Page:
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Kuaidi uses MongoDB at the heart of its taxi hailing service, connecting drivers with passengers up to 6 million times a day, and managing nearly half a billion orders. Kuaidi has scaled MongoDB across 4 geographic regions, serving thousands of reads and writes every second.
Following his presentation at last month’s MongoDB Day in Beijing, I sat down with Ouyang Kang, Chief Architect at Kuaidi, to learn more about how China’s leading taxi booking application is using MongoDB, and his recommendations for those getting started with the database.
Smartphone based taxi-calling and ride-sharing services are growing at an astounding rate – attracting significant investment (and huge company valuations). They are also intensely competitive. The choice of technology will ultimately drive success or failure in the market. In the world’s most populous country – and one suffering the most severe traffic congestion – the importance of using agile and scalable technology for transportation services is magnified.
Please start by telling us a little bit about your company.
Kuaidi was founded in 2012 and has grown to become Greater China’s largest car service application1, attracting investment from Alibaba and Matrix Partners. In just 2 years, we have attracted 100 million users who place up to 6 million ride requests every day via our smartphone app, connecting them to 3 million drivers in more than in 300 cities across China. And we are continuing to grow fast.
The goal of Kuaidi Group is to improve the efficiency of urban transportation and the population’s quality of life. We currently operate 2 branded services – Kuaidi Taxi and Kuaidi ONE – which provide taxi and chauffeured limousine services respectively. Our long term plan is to offer services for every facet of passenger transportation combining location-based mobile technologies, data mining of our huge user base and intelligent routing algorithms.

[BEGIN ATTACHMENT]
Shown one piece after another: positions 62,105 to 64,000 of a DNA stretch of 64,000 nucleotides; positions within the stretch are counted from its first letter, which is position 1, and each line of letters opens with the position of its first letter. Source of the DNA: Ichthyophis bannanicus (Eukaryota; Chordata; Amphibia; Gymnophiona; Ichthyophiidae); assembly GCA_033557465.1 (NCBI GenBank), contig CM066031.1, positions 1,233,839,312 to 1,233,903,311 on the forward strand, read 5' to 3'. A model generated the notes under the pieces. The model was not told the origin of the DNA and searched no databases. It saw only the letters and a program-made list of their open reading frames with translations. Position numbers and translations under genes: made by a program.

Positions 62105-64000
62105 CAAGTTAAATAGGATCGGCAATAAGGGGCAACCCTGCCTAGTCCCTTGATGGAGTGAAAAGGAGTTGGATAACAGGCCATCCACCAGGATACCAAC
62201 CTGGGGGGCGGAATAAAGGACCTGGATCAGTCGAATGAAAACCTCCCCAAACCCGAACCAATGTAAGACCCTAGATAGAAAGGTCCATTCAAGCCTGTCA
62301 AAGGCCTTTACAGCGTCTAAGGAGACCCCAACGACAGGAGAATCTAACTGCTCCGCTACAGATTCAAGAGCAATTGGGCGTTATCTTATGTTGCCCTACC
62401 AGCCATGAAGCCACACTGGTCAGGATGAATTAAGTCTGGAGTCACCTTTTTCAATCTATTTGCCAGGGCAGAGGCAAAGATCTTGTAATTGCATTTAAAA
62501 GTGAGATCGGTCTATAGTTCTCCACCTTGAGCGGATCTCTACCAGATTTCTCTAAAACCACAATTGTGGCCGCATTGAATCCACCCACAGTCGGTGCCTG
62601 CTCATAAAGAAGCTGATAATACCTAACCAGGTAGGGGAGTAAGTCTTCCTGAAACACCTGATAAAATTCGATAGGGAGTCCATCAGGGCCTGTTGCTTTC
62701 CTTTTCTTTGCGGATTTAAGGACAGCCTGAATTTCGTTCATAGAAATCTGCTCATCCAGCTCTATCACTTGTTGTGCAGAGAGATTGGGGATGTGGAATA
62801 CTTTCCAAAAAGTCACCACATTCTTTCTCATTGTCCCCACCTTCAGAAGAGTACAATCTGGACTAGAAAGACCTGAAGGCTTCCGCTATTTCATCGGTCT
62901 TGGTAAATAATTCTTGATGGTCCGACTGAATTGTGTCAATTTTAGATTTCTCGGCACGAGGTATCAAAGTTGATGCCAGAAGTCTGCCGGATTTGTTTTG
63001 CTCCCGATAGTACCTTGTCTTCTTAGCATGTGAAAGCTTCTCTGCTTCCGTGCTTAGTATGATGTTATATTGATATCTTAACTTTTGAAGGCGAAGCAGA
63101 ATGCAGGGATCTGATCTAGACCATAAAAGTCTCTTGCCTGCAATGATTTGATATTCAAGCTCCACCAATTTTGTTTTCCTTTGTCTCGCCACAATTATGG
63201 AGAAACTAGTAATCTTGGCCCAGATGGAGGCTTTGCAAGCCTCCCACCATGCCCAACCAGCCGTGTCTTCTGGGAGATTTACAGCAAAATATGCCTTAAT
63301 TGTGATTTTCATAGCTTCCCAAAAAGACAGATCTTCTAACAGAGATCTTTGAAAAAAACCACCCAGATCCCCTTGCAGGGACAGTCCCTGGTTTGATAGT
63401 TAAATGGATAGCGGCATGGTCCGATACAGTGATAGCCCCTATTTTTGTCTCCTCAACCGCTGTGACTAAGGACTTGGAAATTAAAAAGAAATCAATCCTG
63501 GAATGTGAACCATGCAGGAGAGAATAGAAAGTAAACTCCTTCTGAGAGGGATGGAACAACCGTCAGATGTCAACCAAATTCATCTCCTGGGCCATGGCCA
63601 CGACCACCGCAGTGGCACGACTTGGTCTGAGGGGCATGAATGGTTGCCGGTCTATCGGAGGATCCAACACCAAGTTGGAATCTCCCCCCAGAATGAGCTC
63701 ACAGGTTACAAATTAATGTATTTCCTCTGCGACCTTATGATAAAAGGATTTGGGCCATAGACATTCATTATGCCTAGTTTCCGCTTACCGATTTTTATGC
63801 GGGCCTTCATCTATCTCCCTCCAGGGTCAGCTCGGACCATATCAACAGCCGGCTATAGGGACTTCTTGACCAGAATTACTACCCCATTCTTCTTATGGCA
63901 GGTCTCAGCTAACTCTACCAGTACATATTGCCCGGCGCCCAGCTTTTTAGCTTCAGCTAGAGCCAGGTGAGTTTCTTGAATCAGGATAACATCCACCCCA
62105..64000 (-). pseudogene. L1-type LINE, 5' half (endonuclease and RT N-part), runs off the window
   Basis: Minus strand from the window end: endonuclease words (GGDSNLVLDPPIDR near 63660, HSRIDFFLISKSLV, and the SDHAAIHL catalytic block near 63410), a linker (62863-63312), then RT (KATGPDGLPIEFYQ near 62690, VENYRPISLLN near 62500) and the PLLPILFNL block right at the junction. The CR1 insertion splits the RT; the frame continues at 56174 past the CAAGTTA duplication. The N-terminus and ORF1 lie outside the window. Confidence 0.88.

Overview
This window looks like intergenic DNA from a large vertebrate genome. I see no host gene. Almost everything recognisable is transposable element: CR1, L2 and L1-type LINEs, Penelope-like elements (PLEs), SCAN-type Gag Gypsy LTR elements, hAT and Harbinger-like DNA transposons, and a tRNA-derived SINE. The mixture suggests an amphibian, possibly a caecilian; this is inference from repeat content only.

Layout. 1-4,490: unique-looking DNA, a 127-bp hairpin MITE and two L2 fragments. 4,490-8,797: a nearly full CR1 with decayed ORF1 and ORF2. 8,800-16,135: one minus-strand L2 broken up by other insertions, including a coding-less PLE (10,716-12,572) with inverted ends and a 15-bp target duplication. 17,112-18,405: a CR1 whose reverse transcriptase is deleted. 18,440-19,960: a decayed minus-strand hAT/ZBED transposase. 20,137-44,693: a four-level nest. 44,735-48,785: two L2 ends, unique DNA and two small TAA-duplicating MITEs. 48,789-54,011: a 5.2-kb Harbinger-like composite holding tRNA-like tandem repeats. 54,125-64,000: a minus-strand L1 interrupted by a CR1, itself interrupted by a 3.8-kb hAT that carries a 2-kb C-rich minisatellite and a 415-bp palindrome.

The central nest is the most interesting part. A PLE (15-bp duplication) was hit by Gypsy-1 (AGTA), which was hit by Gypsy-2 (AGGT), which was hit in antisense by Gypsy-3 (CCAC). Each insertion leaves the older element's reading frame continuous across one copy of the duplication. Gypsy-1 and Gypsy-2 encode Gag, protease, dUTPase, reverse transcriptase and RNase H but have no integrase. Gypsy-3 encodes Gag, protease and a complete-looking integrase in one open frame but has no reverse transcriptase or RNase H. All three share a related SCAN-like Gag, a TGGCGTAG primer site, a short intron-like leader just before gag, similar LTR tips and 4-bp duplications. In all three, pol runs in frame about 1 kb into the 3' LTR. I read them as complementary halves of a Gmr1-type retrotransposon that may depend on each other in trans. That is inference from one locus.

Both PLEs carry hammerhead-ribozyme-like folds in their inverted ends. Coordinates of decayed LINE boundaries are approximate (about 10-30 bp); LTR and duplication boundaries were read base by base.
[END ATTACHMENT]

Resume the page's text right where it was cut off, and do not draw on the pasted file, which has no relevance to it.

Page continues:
Tell us how you use MongoDB.
At heart of our taxi booking application is the location based service, and we rely on MongoDB for this. Using MongoDB’s geospatial indexes and queries we can track the location of our drivers in real time, using it to connect users with their closest taxi, and displaying updates directly to the customer’s app. The location data is constantly being updated and queried.
We also use MongoDB as an active archive of our order data. Each time a customer requests a taxi, the journey’s start and end points, the driver identity and fare are stored in a single record. We initially built our archive on top of MySQL, but once our order volume exceeded 100 million records, we hit scaling limits. We knew MongoDB scaled, so we migrated the archive to get the cost and performance benefits of horizontal scale out.
What other databases do you use?
We use Redis for caching and MySQL to store operational customer and order data. We also replicate data from MongoDB and MySQL into Hadoop for data mining and analytics.
Did you consider other databases for your app? What made you select MongoDB?
We considered three options for our location based service:
- Relational solutions based on MySQL and Postgres
- SOLR (for the search element of the application)
We evaluated each on multiple criteria, including